Thankfully, Poula's blood pressure wasn't high, despite the fraught car journey and the Amazon auditor. But it dropped further when she saw pheasants pecking their way placidly across the Inglewood lawns and reached a new low when she stretched out on a 6ft-wide bed.

One of her customary stress-removers, a gin and tonic, isn't available at Inglewood though it is possible to buy wine at mealtimes provided you haven't opted for the 700 calories-a-day dining room (Sunday dinner was a bowl of lentil soup and a piece of fruit).

Apart from that restriction, Inglewood has few rules and the main one appears to be "lie back and enjoy it". Almost all the therapies, such as massage, aromatherapy, reflexology, peat baths, shiatsu, anti-cellulite treatments, and exfoliating body gommage (better known as dead skin removal), are offered in the rooms leading off the pool. Guests sit around in swimsuits or dressing-gowns until they are called in for some serious one-to-one pampering.

The peat bath was a disappointment - the muddy water retains its heat and is said to ease the pains of arthritis and rheumatism - but the bath was a standard size and as uncomfortable as an economy-class airline seat. Poula's Decleor "facial", accompanied by New Age music, was much more successful, however, largely because it began with a head-to-coccyx back massage.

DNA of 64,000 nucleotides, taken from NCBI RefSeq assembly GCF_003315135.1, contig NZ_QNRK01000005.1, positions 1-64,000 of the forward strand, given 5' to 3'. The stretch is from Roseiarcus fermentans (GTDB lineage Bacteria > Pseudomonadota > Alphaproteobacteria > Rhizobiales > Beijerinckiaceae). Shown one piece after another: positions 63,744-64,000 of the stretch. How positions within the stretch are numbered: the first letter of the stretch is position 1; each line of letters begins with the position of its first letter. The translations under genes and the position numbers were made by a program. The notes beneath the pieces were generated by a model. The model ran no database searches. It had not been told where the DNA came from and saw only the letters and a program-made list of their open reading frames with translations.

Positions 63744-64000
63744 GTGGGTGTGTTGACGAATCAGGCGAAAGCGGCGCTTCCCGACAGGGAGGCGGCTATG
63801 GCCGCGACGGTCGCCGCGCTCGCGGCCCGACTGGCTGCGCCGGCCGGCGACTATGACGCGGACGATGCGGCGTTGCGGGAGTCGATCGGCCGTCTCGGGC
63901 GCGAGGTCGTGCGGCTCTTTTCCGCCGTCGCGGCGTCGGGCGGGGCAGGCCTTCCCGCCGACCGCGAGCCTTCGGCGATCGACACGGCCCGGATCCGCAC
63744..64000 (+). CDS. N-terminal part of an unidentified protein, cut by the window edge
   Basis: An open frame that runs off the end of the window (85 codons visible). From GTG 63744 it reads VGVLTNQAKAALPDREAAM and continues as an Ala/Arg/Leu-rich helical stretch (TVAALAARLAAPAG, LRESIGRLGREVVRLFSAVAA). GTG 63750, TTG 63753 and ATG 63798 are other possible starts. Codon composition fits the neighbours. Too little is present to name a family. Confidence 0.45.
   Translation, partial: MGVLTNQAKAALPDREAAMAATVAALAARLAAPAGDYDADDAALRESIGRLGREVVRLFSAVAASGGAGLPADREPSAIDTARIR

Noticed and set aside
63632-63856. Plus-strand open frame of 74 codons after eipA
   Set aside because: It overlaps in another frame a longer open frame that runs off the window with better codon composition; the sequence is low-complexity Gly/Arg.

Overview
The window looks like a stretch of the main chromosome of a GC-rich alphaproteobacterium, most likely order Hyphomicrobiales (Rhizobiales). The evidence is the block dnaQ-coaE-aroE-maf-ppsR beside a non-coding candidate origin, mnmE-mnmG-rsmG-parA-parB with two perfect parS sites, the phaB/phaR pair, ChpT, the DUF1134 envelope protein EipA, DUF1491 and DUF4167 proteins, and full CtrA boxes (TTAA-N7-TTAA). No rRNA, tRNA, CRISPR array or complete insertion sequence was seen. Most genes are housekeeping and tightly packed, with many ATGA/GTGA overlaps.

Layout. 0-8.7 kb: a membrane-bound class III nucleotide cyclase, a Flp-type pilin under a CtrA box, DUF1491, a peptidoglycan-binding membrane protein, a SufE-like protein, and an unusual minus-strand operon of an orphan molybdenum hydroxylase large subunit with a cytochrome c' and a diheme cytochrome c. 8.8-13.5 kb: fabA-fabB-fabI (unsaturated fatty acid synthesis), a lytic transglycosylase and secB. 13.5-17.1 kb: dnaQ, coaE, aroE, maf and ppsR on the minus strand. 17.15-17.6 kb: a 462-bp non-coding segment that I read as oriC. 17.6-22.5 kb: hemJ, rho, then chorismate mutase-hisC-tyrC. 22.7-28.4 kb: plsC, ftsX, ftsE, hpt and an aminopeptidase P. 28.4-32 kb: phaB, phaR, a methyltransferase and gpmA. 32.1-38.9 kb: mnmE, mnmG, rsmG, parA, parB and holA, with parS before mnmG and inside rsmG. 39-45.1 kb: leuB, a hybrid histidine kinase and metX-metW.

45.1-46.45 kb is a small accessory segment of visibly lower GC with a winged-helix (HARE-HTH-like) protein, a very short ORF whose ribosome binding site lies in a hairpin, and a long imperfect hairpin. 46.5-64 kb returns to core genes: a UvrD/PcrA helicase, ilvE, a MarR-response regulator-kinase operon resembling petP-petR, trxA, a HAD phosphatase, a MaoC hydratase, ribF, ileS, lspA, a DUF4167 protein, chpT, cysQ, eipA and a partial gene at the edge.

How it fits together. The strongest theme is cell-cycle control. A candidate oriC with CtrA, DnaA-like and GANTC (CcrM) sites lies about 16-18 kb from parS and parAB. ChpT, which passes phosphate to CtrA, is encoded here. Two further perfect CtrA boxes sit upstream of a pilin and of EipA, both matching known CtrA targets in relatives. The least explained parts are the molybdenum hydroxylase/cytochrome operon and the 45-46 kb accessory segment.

The language that the Decleor cosmetics company uses to describe its treatments is laughably overblown and might be challenged by many doctors: "Digitopressure techniquesIhelp to liberate, stimulate and disperse inner energyIusing a technique called phytodrainage the therapist applies light strokes and decongests your facial tissues."

But after only a few minutes of dolphin sounds and phytodrainage Poula was floating far out in the Pacific with not an OFSTED thought in her head. Any treatment that can achieve that without the use of illegal substances must be worth trying. "I've always found it hard to relax," Poula said as she clambered back on to land again. "But I think I achieved it that time."

The reflexology session cured any cynicism she might have about this alternative therapy, too. Brenda Hinson, Inglewood's reflexologist, didn't sound all that convincing as she rubbed in the lavender and lime oil and explained that the body's main organs and glands are represented on the soles of the feet. But she impressed us both by correctly identifying a sciatic problem that Poula has suffered from for years.

"My fingers are my eyes," she said as she sat straight-backed like a harpist playing Poula's toes. "I'm working on your wife's lymphatic system and breaking up any crystallisation I find. I'm also stimulating the blood circulation and helping to eliminate toxins. I find a lot of teachers have neck and shoulder pains and bowel problems. It's all because of stress."

After her 24 hours in Inglewood, however, Poula didn't have a twinge, let alone a pain. She was so laid back she could cope with almost anything. Even the drive back to London.

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Inglewood offers a number of packages. The cheapest day costs Pounds 55 and includes body exfoliation with massage, lunch, aroma bath and afternoon tea. A three-day stay in a standard room costs from Pounds 310, but week-long stays can cost up to Pounds 885. Further information from Inglewood, Kintbury, Hungerford, Berkshire RG 17 9SW (tel. 01488 682022).